Bieber "made some statements that he had consumed some alcohol, and that he had been smoking marijuana and consumed some prescription medication," Martinez said.
I think predictions this may lead to his deportation are overblown, if not just false. The D.U.I carries a maximum penalty of 6 months. By itself, it's not a crime of moral turpitude, a crime of violence or an aggravated felony. [More...]
(45 comments, 308 words in story) There's More :: Permalink :: Comments
Target has revised the numbers of customers whose credit card data may have been breached from Nov. 27 to Dec. 15 from 40 million to 70 million and now to 110 million.
Target has said it will provide one year of free credit monitoring and identity theft protection to all customers who shopped at its stores, not just those who have been affected. Customers have three months to enroll in the program by going to Target’s Web site.
Target's q and a page on the breach is here.
(46 comments) Permalink :: Comments
The Obama Administration has issued a set of guidelines for schools. They urge an end to "zero tolerance" policies. Minor infractions should lead to a visit to the principal's office, not the police station.
The Administration says the policies have had a racially discriminatory effect on minorities.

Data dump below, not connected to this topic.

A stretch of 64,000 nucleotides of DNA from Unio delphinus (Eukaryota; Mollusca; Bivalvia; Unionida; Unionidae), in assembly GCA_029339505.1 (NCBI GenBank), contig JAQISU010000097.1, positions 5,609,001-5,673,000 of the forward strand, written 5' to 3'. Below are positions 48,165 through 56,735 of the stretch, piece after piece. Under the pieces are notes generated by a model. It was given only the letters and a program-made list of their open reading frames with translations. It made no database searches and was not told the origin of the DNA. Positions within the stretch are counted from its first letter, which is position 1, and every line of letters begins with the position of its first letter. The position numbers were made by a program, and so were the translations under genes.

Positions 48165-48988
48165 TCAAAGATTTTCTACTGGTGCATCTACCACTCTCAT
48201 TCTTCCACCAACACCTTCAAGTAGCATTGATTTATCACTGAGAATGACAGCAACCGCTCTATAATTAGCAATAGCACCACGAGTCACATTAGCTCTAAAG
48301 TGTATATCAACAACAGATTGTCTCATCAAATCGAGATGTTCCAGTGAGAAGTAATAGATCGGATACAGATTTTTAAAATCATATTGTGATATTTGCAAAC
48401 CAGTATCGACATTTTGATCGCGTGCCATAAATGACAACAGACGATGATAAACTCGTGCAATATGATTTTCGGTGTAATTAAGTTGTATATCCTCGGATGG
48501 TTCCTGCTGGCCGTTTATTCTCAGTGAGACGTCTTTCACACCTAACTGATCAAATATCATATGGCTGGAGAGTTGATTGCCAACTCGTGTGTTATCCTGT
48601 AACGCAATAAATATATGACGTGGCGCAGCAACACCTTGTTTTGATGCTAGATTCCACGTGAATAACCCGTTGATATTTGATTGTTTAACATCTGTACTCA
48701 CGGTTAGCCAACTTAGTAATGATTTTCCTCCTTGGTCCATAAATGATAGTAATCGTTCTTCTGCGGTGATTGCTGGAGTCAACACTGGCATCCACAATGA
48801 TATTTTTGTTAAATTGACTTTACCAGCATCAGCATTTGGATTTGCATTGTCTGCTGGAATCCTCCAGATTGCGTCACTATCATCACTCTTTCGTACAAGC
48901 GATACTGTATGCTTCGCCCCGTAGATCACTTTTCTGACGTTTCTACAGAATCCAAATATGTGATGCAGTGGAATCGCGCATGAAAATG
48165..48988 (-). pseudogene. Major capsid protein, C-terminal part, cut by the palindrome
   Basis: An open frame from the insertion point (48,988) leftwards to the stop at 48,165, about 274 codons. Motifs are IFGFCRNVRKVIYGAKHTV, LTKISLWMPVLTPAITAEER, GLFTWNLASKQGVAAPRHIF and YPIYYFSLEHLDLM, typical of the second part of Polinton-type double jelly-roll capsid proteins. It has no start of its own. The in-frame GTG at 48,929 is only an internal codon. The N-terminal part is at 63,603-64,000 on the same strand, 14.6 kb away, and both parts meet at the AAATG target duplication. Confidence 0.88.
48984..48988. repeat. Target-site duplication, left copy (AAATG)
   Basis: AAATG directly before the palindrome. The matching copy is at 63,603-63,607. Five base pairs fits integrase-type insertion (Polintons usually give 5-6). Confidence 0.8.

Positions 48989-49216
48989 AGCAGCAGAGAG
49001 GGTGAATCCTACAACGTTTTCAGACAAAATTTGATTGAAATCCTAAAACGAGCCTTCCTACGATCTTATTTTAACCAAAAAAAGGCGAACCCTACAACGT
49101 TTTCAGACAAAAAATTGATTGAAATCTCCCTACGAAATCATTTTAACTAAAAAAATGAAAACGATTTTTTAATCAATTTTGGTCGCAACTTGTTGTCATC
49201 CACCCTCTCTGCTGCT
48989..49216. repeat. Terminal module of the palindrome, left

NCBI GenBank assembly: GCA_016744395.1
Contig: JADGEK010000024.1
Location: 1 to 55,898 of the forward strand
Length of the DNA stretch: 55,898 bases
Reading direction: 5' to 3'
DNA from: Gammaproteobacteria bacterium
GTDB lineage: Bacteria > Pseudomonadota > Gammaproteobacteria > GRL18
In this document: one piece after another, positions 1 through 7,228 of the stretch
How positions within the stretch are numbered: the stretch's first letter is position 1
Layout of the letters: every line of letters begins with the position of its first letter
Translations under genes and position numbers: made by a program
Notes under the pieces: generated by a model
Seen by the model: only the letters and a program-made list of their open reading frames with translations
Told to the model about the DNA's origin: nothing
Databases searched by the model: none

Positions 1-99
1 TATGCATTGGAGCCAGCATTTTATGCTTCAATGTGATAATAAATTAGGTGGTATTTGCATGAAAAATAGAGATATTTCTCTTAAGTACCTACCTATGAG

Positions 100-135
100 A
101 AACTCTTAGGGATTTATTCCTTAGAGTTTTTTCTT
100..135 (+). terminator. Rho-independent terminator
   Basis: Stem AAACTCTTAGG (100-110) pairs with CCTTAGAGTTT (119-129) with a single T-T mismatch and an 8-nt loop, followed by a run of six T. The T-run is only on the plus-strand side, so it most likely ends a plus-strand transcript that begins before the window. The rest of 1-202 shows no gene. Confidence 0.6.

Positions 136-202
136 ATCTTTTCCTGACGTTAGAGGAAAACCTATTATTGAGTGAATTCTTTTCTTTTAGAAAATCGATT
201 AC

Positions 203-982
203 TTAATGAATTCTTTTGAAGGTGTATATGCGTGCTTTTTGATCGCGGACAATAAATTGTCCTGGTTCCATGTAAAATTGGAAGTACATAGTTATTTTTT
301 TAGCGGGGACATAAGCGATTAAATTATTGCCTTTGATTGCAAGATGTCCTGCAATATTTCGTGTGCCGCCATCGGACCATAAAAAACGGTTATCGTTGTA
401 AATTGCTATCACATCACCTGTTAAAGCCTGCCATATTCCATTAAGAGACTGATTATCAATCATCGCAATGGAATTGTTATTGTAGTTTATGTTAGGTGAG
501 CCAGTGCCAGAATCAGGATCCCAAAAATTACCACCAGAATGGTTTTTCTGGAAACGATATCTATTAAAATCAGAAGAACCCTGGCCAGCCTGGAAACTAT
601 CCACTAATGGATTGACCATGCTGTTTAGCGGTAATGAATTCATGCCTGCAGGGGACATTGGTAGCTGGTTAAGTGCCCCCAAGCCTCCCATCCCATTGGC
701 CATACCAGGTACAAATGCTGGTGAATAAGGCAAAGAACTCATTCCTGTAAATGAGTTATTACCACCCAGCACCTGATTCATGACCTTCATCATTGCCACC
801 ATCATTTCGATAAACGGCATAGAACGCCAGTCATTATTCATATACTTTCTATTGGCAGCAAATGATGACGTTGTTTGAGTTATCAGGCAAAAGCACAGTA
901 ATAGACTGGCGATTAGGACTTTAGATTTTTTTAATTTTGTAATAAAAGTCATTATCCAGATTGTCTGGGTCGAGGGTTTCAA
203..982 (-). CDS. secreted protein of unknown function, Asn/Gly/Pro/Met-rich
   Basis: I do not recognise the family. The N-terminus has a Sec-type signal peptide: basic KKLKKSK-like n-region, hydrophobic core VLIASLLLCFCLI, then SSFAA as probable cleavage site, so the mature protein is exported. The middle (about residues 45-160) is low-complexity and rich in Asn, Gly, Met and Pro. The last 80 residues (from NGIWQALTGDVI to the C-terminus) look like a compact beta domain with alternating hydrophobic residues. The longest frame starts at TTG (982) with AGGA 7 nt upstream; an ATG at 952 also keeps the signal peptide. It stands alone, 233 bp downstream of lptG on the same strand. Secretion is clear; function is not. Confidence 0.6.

The recommendations are nonbinding, but, in essence, the federal government is telling the school districts around the country that they should adhere to the principles of fairness and equity in student discipline or face strong action if they don't.
(15 comments) Permalink :: Comments
The CT state police yesterday released 7,000 pages of reports and exhibits in its investigation of Adam Lanza and the Sandy Hook shootings. His medical reports are not included (as opposed to a description of his treatment and recollections of some of his treatment providers made after the shootings). A lot of other material pertaining to the victims and interviews of witnesses is redacted. The reports don't reveal what caused him to go on the killing rampage, and unlike the media, the police don't speculate.
You can download the documents here.
(11 comments) Permalink :: Comments
The Department of Justice, at the direction of the Judge presiding over the MegaUpload/Kim Dotcom criminal case in Virginia, has published a 191 page report outlining the evidence it claims supports the charges. The DOJ webpage with documents is here.
Kim Dotcom's reaction:
(6 comments, 204 words in story) There's More :: Permalink :: Comments
Three years ago, I signed the bipartisan Fair Sentencing Act, which dramatically narrowed the disparity between penalties for crack and powder cocaine offenses. This law began to right a decades-old injustice, but for thousands of inmates, it came too late. If they had been sentenced under the current law, many of them would have already served their time and paid their debt to society. Instead, because of a disparity in the law that is now recognized as unjust, they remain in prison, separated from their families and their communities, at a cost of millions of taxpayer dollars each year.
Today, I am commuting the prison terms of eight men and women who were sentenced under an unfair system. Each of them has served more than 15 years in prison. In several cases, the sentencing judges expressed frustration that the law at the time did not allow them to issue punishments that more appropriately fit the crime.
(10 comments, 421 words in story) There's More :: Permalink :: Comments
|<< Previous 15||Next 15 >>|